A former long-distance lorry driver is preparing to sue the previous owners of their house for not telling them it was haunted. Gaetano Bastianelli, 57, and his wife Stefania bought the home in the Umbrian town of Spoleto in 2005. ‘The ghosts started their haunting on the first night,’ said Mr Bastianelli. He claimed that malevolent spirits had left ‘luminous green mould all over the walls’, and that the lawnmower and his wife’s car had spontaneously combusted. A local historian, Sergio Grifoni, confirmed that an exorcism had been performed on a girl in the house in 1977.

Lorry driver lockout

A lorry driver got home to find himself locked out and his clothes dumped in the street – after a bank repossessed the wrong house. Robin Naylor, 57, said: ‘I tried to open the door and found the locks had been changed.’ Mr Booth finally got to the bottom of the mystery when he discovered that bailiffs had been sent to the wrong address by Halifax Bank after ‘an administrative error’. Angry Robin said: ‘I can’t believe how they can get it wrong with something so important.’ The Halifax said: ‘we are very sorry. It was a human error.’

Look – no hands!

Police who pulled up an overloaded haulage vehicle in China were amazed to find the lorry driver had no hands. The lorry was stopped for carrying five times its permitted load of six tonnes. ‘When we came to the cab window, we were surprised to see the driver was handless,’ said a Jimo city traffic police spokesman. The driver, Zhang, was handling the unadapted lorry with the stumps on his wrists – and didn’t even have a driving licence. Police gave Zhang, whose hands were blown off by firecrackers when he was 12, a £15 ticket and he promised never to drive again.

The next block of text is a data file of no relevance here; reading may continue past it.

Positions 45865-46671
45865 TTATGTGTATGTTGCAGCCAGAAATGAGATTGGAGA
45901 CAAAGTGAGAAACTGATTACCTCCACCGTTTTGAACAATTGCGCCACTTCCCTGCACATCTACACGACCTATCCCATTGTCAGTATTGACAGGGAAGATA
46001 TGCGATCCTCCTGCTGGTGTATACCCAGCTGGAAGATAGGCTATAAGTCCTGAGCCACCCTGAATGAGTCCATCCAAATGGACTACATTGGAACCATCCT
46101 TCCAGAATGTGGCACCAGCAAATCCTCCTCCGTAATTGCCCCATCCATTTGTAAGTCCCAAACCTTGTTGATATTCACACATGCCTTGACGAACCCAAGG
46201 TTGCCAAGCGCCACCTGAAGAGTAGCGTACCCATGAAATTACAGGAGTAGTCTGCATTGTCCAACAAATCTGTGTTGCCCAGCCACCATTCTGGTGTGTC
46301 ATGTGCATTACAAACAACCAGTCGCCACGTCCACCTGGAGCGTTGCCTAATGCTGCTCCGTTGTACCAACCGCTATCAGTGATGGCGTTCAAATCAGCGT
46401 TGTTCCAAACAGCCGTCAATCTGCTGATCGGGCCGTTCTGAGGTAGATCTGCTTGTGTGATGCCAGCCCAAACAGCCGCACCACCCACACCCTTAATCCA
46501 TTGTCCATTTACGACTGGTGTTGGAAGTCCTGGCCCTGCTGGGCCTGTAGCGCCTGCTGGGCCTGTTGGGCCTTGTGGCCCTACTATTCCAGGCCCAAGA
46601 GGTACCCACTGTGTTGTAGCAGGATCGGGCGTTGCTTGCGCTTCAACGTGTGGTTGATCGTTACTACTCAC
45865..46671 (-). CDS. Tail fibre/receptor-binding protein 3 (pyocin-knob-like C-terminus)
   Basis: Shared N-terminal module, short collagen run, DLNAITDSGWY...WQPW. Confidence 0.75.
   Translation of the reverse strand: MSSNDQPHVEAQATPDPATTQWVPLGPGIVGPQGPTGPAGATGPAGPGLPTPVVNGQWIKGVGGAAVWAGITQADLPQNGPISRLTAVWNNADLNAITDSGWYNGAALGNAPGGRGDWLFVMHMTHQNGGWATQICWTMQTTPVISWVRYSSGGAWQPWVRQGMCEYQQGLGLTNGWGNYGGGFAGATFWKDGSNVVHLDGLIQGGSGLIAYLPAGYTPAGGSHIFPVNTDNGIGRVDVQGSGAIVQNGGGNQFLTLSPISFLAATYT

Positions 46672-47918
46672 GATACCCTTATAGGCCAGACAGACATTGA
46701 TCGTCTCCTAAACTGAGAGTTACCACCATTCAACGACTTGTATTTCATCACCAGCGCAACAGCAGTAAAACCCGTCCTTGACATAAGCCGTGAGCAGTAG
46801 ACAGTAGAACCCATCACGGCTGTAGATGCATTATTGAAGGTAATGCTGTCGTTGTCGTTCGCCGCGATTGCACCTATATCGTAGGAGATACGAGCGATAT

Helmet-head

A Chinese truck driver whose vehicle was wrecked in a smash bought a crash helmet and carried on his journey. Officers could not believe their eyes when they saw the driver wearing his crash helmet in the crushed shell of his cab. A police spokesman said: ‘We signalled the driver to stop immediately, and he told us he had to continue, since he was under contract and had a very tight schedule.’ The driver, Mr Zhao, of Wuhan city, told them he had an accident delivering vegetables to Hunan province. ‘I found the truck was still functional, so I bought myself a helmet and continued,’ he said. Police forced Zhao to get the truck fixed before

driving it again.

The one about the 55 anteaters

Police in Thailand have arrested a man on suspicion of trying to smuggle 55 anteaters out of the country in a lorry. The man claimed he had been employed to deliver the anteaters, a protected species in Thailand, to Nong Khai province where a smuggler planned to take them across the border to Laos, The Bangkok Post reports. He told police the animals would have continued their journey to China, where they would eventually have been killed and eaten.

Lyall Cresswell is the Managing Director for the Transport Exchange Group. Haulage Exchange, their freight exchange for the 7.5 tonne and above market, offers an independent environment for its members to swap haulage loads.